special value - 0; see Section that represents the
       length of the zero-bit run at the end of the output of the PRF
       function calculated over the cookie that the Initiator is to
       send.  The values 1-8 are explicitly excluded, because they
       create a puzzle that is too easy to solve.  Since the mechanism
       is supposed to be stateless for the Responder, either the same
       ZBC is used for all Initiators or the ZBC is somehow encoded in
       the cookie.  If it is global, then it means that this value is
       the same for all the Initiators who are receiving puzzles at any
       given point of time.  The Responder, however, may change this
       value over time depending on its load.

   Upon receiving this challenge, the Initiator attempts to calculate
   the PRF output using different keys.  When enough keys are found such
   that the resulting PRF output calculated using each of them has a
   sufficient number of trailing zero bits, that result is sent to the

   The reason for using several keys in the results, rather than just
   one key, is to reduce the variance in the time it takes the Initiator
   to solve the puzzle.  We have chosen the number of keys to be four
   (4) as a compromise between the conflicting goals of reducing
   variance and reducing the work the Responder needs to perform to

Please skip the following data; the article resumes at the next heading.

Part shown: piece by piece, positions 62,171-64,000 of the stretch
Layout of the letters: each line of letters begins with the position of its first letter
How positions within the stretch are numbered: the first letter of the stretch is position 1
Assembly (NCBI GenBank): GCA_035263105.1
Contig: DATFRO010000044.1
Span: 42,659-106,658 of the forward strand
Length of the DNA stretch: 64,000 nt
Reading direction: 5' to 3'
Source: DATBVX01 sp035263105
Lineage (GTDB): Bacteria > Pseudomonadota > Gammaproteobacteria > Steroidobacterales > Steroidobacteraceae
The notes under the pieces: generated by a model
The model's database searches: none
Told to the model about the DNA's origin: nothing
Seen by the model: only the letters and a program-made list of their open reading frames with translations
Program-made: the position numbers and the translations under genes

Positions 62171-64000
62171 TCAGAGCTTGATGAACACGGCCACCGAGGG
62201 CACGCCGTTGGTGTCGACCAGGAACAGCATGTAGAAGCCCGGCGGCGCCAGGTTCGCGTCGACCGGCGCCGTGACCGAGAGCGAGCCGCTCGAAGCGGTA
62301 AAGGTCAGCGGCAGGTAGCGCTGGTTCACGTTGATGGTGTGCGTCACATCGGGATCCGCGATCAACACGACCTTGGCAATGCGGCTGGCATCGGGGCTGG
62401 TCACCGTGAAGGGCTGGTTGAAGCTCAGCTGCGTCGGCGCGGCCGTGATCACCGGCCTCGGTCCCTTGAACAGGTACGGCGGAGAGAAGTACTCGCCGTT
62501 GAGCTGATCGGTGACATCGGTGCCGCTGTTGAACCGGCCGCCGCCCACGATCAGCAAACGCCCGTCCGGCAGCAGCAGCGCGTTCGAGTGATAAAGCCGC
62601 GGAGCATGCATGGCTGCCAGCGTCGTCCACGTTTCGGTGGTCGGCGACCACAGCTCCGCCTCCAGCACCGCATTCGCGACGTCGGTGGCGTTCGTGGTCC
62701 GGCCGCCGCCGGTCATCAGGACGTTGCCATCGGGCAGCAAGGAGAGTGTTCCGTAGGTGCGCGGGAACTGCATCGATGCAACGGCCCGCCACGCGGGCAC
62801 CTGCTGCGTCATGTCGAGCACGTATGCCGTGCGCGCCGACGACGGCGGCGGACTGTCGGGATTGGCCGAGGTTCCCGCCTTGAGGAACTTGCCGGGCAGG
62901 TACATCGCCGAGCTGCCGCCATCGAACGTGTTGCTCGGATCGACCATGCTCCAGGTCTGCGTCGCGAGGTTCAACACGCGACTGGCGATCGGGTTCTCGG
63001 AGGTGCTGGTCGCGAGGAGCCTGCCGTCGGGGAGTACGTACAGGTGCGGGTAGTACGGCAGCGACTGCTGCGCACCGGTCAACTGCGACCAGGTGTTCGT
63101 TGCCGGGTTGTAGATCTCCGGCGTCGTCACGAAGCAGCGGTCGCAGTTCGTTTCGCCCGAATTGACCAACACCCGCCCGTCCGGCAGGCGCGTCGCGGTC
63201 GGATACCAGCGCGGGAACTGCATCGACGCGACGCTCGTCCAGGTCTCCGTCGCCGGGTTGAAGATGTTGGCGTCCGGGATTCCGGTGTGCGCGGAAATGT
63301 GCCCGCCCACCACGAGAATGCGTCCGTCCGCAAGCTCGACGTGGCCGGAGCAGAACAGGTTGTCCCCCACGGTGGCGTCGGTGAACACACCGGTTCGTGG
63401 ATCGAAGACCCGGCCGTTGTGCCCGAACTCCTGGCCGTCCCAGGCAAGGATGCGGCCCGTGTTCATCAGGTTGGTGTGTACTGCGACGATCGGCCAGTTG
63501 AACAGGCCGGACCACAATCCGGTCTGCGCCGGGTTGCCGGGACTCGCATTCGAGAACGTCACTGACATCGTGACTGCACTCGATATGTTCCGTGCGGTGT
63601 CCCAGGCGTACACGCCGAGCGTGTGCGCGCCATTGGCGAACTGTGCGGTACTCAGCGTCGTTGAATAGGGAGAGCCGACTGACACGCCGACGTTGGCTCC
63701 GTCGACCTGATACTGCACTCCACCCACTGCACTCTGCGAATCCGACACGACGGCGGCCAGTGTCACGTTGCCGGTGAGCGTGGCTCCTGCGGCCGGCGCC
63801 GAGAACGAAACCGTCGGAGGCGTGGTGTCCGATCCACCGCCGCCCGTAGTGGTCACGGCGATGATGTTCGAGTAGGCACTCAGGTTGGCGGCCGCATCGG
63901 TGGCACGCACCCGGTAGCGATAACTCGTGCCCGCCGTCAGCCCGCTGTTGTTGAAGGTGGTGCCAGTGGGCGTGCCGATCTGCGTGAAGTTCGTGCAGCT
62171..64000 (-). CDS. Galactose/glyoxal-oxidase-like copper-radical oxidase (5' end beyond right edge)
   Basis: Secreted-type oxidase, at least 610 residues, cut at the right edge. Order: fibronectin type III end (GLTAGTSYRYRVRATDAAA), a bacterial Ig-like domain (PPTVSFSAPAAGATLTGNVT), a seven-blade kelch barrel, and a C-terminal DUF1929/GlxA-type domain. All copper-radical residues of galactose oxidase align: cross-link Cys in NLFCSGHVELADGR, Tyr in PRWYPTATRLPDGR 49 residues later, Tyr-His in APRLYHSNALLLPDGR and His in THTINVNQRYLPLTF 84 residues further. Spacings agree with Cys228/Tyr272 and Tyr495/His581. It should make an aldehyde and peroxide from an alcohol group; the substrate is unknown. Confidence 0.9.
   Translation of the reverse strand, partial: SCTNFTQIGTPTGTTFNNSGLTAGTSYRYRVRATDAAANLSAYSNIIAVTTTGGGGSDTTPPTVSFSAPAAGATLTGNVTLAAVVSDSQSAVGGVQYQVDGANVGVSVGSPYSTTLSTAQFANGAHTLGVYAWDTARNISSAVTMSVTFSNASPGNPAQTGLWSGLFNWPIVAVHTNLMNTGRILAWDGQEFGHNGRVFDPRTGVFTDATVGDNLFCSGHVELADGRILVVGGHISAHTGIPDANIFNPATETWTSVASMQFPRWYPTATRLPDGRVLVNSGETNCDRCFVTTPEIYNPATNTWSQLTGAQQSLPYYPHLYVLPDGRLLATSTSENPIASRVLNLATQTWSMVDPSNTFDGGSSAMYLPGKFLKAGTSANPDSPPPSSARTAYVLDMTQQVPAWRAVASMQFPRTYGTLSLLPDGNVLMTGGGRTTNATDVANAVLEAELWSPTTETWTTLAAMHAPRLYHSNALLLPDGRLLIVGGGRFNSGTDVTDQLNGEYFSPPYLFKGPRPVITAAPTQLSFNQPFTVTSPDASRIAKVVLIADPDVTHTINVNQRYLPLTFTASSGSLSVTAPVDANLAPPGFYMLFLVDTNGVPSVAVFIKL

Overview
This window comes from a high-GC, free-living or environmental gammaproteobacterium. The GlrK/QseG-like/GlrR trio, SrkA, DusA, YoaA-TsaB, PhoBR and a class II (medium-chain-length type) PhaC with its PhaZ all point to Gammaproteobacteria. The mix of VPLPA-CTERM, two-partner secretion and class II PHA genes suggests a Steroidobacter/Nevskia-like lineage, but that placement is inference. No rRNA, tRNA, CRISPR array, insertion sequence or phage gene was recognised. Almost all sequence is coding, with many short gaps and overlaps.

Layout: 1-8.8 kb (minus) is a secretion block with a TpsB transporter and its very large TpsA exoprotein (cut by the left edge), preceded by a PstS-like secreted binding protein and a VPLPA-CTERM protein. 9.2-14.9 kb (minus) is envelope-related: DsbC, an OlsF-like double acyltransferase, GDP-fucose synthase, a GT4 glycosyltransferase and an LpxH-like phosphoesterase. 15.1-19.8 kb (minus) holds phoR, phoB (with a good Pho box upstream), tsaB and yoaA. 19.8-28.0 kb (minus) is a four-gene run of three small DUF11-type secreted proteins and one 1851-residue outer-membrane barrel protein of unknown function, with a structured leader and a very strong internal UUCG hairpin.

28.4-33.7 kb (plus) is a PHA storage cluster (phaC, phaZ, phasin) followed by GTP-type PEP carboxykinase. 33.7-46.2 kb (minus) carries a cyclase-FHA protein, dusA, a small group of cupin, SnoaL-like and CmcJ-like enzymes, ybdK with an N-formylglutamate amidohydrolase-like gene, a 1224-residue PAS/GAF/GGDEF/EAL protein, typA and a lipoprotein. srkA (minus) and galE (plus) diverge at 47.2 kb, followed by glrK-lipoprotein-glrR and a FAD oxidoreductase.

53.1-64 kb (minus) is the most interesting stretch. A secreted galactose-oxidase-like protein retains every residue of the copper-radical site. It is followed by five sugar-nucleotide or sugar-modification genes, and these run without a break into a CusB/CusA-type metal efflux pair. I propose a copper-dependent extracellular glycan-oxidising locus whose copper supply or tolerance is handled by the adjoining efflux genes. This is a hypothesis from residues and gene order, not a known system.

verify the puzzle solution.

   When receiving a request with a solved puzzle, the Responder verifies
   two things:

   o  That the cookie is indeed valid.

   o  That the results of PRF of the transmitted cookie calculated with
      the transmitted keys has a sufficient number of trailing zero

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   Example 1: Suppose the calculated cookie is
   739ae7492d8a810cf5e8dc0f9626c9dda773c5a3 (20 octets), the algorithm
   is PRF-HMAC-SHA256, and the required number of zero bits is 18.
   After successively trying a bunch of keys, the Initiator finds the
   following four 3-octet keys that work:

      |  Key   | Last 32 Hex PRF Digits           | # of Zero Bits |
      | 061840 | e4f957b859d7fb1343b7b94a816c0000 |       18       |
      | 073324 | 0d4233d6278c96e3369227a075800000 |       23       |
      | 0c8a2a | 952a35d39d5ba06709da43af40700000 |       20       |
      | 0d94c8 | 5a0452b21571e401a3d00803679c0000 |       18       |

               Table 1: Four Solutions for the 18-Bit Puzzle